It starts as most good D&D sessions should, with combat. The party dispatches two more zombie creatures, but not without casualties. Mollymauk nearly dies, so Taliesin spends most of the session acting wounded or unconscious. It’s not a complicated encounter, but it does get the audience’s attention and gets the whole party rolling dice as soon as possible. The group then hides the zombie guard bodies and tracks the devil toad through the dead of night to the edge of a lake outside town. After a lot of negotiation and preparation back in Trostenwald, the party learns of an abandoned ruin named Crooked Stone on an island in the middle of the Eustaloch. The devil toad, of course, has made Crooked Stone its hideout along with the enchanting dwarf singer, Toya.
For the last hour, we witness a wonderfully tense and dynamic combat encounter that I strongly applaud Matt for setting up. He’s employed several elements that make the fight much more interesting than it could have been. First of all, it’s taking place at night, meaning the characters without darkvision (about half the party) need to create a way to see in the dark. Caleb’s Dancing Lights spell quickly takes care of the problem, but he still has to spend an action casting it, which critically reduces the amount of damage he can do. Secondly, the space isn’t completely flat. Trees, rocks, ruins, steps, and stone walls fill the arena, giving the PC’s and monsters interesting ways to interact with and abuse the environment. Finally, the devil toad and Toya have extremely powerful abilities that demand attention from at least one or two PC’s on any given turn. Because Beauregard spends most of her turns restraining Toya’s voice, she barely contributes to the damage done to the toad, leaving most of the demon-slaying to Fjord.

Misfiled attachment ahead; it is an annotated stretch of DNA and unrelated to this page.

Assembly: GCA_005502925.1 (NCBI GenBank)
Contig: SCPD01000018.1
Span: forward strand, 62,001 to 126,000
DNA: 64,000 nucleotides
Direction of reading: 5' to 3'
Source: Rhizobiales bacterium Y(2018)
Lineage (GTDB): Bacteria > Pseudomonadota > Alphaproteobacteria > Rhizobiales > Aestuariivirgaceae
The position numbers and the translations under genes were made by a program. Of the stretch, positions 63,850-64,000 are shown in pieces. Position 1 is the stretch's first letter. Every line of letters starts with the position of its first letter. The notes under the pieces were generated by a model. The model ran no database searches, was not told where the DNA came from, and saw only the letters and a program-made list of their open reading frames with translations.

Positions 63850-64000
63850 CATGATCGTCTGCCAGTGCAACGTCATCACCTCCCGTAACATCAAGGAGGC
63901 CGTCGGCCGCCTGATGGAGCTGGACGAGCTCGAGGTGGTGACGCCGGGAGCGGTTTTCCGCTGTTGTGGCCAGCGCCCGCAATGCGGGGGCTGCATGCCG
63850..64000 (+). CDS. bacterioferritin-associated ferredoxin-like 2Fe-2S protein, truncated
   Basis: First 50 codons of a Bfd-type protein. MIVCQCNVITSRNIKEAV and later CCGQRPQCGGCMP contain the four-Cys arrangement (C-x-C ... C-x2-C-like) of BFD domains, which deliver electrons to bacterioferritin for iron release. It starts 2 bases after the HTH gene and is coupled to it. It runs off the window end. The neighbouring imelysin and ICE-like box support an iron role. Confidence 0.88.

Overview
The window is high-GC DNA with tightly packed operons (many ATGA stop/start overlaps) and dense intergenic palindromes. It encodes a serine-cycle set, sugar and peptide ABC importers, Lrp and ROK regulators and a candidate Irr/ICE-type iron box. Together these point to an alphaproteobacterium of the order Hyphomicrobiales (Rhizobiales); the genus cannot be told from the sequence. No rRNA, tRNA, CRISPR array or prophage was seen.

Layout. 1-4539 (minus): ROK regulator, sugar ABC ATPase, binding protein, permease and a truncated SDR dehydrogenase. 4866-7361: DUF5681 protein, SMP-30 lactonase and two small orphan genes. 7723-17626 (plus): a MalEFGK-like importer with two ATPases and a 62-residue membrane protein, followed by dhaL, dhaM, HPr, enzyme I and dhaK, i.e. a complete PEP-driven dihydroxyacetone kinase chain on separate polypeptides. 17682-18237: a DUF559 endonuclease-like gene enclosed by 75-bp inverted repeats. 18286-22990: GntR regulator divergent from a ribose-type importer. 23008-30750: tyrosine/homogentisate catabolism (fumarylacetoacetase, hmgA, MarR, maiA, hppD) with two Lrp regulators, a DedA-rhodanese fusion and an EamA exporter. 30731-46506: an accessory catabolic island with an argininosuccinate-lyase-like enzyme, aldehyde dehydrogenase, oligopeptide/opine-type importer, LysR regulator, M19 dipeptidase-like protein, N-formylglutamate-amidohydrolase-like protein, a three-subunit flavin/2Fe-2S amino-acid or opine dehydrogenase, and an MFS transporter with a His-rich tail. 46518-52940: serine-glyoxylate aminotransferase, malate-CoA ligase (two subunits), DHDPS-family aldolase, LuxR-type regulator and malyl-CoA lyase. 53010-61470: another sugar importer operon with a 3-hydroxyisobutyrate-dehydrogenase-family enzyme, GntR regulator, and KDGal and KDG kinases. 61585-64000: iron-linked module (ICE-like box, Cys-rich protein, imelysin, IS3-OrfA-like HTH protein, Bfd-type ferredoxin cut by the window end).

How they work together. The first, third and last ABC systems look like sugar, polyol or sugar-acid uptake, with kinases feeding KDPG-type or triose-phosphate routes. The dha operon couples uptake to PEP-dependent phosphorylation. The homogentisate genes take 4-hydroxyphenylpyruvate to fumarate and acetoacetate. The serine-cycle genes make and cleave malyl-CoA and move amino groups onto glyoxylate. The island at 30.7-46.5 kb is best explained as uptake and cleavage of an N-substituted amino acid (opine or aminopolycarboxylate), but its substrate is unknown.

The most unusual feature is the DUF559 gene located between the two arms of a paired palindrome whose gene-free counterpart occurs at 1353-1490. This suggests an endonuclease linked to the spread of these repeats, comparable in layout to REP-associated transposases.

The rest of the party is left to deal with the monstrous toad and its three imp summons. Though the party eventually emerges victorious, I got the sense it was a very close fight and could have gone either way if the dice had landed differently. Even though I suspect Matt often tries to rule in favor of the party in order to keep them alive and having fun, I appreciate him posing real dangers to this low-level group, especially considering he has such a large audience to please. The episode ends with the toad blown in half and the dwarf girl unconscious in the party’s care. I can’t wait to see what she has to say when she awakes. Our heroes have some real clues to work with now and even got to test their mettle against their first boss battle. Is it Thursday yet?
Episode 2 is more cerebral than the first. We now have a faint idea of who the characters are and how they generally like to act. They even have some goals and can begin to move around Matt’s world making somewhat-informed choices. The party becomes a band of detectives, as they investigate possible causes of the carnival mishaps. They lie, deceive, trick, and sneak their way through Trostenwald and successfully discover that the devil toad is the culprit. They also free Mollymauk in short order, thankfully. For the most part, Matt lets the players do what they want and gives only subtle direction until the end, when the truth is revealed and more zombies head toward our heroes trapped in the tent. Overall, it’s a less exciting episode without a single combat encounter, but it’s still interesting. It’s the kind of session I’d be afraid to run with new players, as they might not know how to make their own fun yet. But for Matt’s seasoned veterans, it’s a worthy challenge and showcases a lot more fantastic role-playing from everyone at the table. I’m excited to see how the party fairs against more zombies and anxious for the inevitable showdown with the fiend. See you next week!